In the twentieth century whaling of all seven species or subspecies of baleen whales (rorquals) and toothed whale (Physeter macrocephalus) began. Whaling was land-based until the early 1920s, with processing taking place either at shore stations or alongside factory vessels moored in sheltered fjords and bays (CCAMLR 2002). It then became an offshore (or pelagic) operation and went beyond the scope of national jurisdictions from 1925, when factory vessels began to be fitted with stern slipways. Pelagic mother ship/catcher operations became the most common type of whaling, and the number of mother ships and catcher vessels increased rapidly. Commercial whaling stopped in 1982 when the International Whaling Commission (IWC) adopted a moratorium on whale harvesting (Dodds 2000).


Fishing for finfish and krill began around the late 1960s. However, the expansion of the krill fishery threatened the marine ecosystem and this fishery was the first to characterise the nature of possible future exploitation of marine species (Nicol and de la Mare 1993). An exploratory fishing for crabs and squid in the 1990s has also developed.







Agnew, D.J. and Nicol, S. (1996). Marine disturbances: Commercial fishing. Foundation for Ecological Research West of the Antarctic Peninsula, Antarctic Research Series, 70, 417-435.


CCAMLR (2002). Understanding CCAMLR’s approach to management. Commission for the Conservation of Antarctic Marine Living Resources (CCAMLR), Hobart, Australia, Accessed 26 November 2002.


Constable, A.J. (2002). The status of Antarctic fisheries research. In Jabour-Green, J. and Haward, M. (eds), The Antarctic: Past, present and future, Antarctic CRC Research Report No 28, University of Tasmania, Hobart, Australia, 71-84.


Dodds, K. (2000). Geopolitics, Patagonian toothfish and living resource regulation in the Southern Ocean. Third World Quarterly, 21(2), 229-246, Accessed 1 August 2002.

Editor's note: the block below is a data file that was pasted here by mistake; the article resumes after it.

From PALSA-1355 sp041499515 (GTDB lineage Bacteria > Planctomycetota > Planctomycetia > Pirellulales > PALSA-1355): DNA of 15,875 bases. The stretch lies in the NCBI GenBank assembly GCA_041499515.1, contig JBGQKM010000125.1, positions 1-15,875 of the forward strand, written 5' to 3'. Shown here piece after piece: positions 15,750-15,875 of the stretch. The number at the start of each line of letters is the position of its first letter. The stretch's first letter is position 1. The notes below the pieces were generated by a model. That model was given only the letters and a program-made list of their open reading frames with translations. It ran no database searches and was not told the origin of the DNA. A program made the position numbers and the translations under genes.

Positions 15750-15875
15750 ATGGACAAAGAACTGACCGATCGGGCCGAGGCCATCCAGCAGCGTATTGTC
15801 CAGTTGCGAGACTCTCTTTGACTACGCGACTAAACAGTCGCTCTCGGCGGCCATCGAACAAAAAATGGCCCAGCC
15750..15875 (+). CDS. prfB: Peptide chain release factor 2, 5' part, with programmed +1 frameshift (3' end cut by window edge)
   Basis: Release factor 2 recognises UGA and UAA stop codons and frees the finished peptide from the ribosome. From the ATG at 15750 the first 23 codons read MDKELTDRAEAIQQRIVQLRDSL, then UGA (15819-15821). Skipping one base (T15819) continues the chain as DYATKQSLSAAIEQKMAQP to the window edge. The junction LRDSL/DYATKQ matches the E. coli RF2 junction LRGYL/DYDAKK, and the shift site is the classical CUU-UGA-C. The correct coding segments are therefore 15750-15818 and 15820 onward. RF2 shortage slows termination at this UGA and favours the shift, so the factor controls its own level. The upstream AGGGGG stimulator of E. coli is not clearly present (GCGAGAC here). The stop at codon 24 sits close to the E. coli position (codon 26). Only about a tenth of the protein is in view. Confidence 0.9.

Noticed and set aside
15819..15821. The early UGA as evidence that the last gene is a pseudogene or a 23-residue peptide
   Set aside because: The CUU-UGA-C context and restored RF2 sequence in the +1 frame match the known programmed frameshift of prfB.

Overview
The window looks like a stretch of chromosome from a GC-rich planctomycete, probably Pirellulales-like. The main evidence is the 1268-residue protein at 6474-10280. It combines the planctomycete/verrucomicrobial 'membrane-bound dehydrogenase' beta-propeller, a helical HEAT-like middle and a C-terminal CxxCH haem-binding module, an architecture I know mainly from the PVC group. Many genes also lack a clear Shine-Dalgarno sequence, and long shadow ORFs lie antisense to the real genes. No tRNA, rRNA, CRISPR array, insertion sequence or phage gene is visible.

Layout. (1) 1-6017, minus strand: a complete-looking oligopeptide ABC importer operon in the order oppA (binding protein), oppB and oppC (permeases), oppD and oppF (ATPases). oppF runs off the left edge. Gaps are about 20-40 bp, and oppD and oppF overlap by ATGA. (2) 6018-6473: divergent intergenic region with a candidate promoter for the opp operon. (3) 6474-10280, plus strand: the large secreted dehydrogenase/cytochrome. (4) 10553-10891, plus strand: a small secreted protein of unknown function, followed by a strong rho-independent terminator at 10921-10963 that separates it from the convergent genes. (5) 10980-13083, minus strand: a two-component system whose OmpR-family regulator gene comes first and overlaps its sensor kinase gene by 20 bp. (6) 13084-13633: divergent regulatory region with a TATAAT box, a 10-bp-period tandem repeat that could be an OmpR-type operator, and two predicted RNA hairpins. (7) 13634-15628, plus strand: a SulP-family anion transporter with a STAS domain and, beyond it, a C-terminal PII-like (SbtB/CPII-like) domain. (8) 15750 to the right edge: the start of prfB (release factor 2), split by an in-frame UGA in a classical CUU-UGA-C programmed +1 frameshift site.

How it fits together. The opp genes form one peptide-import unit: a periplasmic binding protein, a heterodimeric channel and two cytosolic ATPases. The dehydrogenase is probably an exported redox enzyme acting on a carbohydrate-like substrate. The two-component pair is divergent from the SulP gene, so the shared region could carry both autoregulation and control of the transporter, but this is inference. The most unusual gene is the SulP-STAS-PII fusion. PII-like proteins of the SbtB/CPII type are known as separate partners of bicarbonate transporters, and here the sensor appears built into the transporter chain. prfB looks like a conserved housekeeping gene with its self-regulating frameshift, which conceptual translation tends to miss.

Fallon, L.D. (work in progress). The role of state and non-state actors in the management of Patagonian toothfish (Dissostichus eleginoides). Unpublished Doctoral Dissertation, School of Geography and Environmental Studies, University of Tasmania, Hobart, Tasmania.


Kock, K-H. (1994). Fishing and conservation in southern waters. Polar Record, 30(172), 3-22.


Kriwoken, L.K. and Williamson, J.W. (1993). Hobart, Tasmania: Antarctic and Southern Ocean connections. Polar Record, 169, 93-102.


McElroy, J.K. (1984). Antarctic fisheries: history and prospects. Marine Policy, July 1984, 239-257.


Nicol, S. and de la Mare, W.K. (1993). Ecosystem management and the Antarctic krill. American Scientist, 81, 36-47.


Stonehouse, B. (ed.) (2002). Encyclopaedia of Antarctica and the Southern Oceans. Scott Polar Research Institute, John Wiley and Sons Ltd, Chichester, UK.


Tonnessen, J.N. and Jonhsen, A.O. (1982). The history of modem whaling. Hurst/Australian National University, London, UK.


Walton, D.W. (1987). Antarctic Science. Cambridge University Press, Cambridge.